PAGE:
Reuters - Innovations Video Online (Jan. 26, 2015) — Scientists are preparing a group of water fleas for a unique voyage into space. The aquatic crustaceans, known as Daphnia, can be used as a miniature model for biomedical research, and their reproductive and swimming behaviour will be tested for signs of stress while on board the International Space Station. Jim Drury went to meet the team. Video provided by Reuters
Powered by NewsLook.com
Husky Puppy Plays With Ferret

Husky Puppy Plays With Ferret

Rumble (Jan. 26, 2015) — It looks like this 2-month-old Husky puppy and the family ferret are going to be the best of friends. Look at how much fun they&apos;re having together! Credit to &apos;Vira&apos;. Video provided by Rumble
Powered by NewsLook.com
Scientists Model Flying, Walking Drone After Vampire Bats

Scientists Model Flying, Walking Drone After Vampire Bats

Buzz60 (Jan. 26, 2015) — Swiss scientists build a new drone that can both fly and walk, modeling it after the movements of common vampire bats. Jen Markham (@jenmarkham) has the story. Video provided by Buzz60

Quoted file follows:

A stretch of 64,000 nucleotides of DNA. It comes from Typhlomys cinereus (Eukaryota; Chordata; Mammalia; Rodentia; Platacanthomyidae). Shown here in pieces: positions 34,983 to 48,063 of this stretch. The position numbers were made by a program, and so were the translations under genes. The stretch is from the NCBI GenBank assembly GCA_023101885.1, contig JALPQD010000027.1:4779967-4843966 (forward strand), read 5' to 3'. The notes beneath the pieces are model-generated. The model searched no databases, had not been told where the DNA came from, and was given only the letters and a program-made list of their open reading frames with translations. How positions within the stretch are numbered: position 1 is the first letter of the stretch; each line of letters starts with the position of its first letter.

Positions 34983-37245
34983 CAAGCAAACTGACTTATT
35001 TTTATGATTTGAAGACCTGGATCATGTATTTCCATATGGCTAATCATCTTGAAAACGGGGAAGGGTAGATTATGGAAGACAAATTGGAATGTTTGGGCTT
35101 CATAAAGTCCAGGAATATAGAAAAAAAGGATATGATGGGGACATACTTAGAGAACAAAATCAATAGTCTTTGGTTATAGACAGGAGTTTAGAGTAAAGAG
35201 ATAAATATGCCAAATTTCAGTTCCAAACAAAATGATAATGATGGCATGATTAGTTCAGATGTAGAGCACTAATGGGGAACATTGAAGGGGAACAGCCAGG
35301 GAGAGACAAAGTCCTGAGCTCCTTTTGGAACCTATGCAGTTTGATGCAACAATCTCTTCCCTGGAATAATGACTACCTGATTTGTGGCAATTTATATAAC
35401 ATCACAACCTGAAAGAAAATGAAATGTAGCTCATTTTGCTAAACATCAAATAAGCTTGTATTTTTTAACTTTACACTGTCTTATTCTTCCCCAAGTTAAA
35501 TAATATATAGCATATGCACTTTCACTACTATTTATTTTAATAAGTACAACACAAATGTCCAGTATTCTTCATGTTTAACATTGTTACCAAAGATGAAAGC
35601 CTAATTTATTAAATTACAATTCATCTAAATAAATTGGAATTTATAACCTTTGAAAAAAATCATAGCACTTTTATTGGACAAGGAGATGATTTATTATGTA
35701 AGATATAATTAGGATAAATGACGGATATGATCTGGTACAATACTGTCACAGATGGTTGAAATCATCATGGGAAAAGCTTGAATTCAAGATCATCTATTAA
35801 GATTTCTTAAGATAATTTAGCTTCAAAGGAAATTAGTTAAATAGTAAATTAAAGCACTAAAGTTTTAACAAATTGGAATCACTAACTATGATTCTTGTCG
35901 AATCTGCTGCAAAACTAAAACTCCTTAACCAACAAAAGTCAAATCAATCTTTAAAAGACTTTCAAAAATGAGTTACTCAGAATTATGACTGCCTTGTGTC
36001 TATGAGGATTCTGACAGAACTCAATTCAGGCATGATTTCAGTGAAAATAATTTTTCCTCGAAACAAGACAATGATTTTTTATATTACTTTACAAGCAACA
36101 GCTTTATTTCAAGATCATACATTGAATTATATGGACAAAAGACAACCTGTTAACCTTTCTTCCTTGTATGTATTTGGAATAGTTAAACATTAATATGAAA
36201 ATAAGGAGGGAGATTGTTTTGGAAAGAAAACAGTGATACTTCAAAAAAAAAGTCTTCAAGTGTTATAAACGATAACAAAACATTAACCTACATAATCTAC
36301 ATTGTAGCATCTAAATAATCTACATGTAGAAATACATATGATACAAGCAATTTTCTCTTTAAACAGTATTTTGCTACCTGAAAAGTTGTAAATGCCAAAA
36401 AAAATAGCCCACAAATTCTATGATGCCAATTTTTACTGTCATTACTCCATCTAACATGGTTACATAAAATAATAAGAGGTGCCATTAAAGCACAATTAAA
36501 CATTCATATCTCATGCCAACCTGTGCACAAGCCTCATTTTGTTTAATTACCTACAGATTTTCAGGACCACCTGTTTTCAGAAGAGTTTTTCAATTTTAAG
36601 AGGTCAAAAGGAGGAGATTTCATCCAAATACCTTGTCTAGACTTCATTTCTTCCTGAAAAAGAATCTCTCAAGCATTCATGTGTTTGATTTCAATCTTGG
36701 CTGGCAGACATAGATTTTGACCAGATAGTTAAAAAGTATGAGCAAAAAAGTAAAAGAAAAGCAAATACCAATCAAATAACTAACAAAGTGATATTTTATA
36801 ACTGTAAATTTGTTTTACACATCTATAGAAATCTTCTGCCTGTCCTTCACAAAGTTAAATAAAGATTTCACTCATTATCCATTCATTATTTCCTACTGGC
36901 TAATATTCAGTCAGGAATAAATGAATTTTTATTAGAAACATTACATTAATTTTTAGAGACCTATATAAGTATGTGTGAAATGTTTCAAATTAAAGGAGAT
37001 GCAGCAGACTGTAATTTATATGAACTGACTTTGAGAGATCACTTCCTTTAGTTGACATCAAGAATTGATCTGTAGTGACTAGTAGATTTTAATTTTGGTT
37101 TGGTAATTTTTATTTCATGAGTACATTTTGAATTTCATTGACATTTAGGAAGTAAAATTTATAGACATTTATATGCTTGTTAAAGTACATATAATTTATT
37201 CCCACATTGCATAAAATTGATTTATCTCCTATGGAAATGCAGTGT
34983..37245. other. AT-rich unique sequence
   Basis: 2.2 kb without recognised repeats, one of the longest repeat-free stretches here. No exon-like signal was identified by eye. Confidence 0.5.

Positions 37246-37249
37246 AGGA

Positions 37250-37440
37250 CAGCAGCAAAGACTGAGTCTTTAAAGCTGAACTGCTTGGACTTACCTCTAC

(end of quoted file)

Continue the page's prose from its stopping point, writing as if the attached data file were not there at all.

Powered by NewsLook.com

Search ScienceDaily

Number of stories in archives: 140,361

Find with keyword(s):
 
Enter a keyword or phrase to search ScienceDaily for related topics and research stories.

Save/Print:
Share:  

Breaking News:

Strange & Offbeat Stories

 

Plants & Animals

Earth & Climate

Fossils & Ruins

In Other News

... from NewsDaily.com

Science News

Health News

Environment News

Technology News



Save/Print:
Share:  

Free Subscriptions


Get the latest science news with ScienceDaily's free email newsletters, updated daily and weekly. Or view hourly updated newsfeeds in your RSS reader:

Get Social & Mobile


Keep up to date with the latest news from ScienceDaily via social networks and mobile apps:

Have Feedback?


Tell us what you think of ScienceDaily -- we welcome both positive and negative comments. Have any problems using the site? Questions?
Mobile iPhone Android Web
Follow Facebook Twitter Google+
Subscribe RSS Feeds Email Newsletters
Latest Headlines Health & Medicine Mind & Brain Space & Time Matter & Energy Computers & Math Plants & Animals Earth & Climate Fossils & Ruins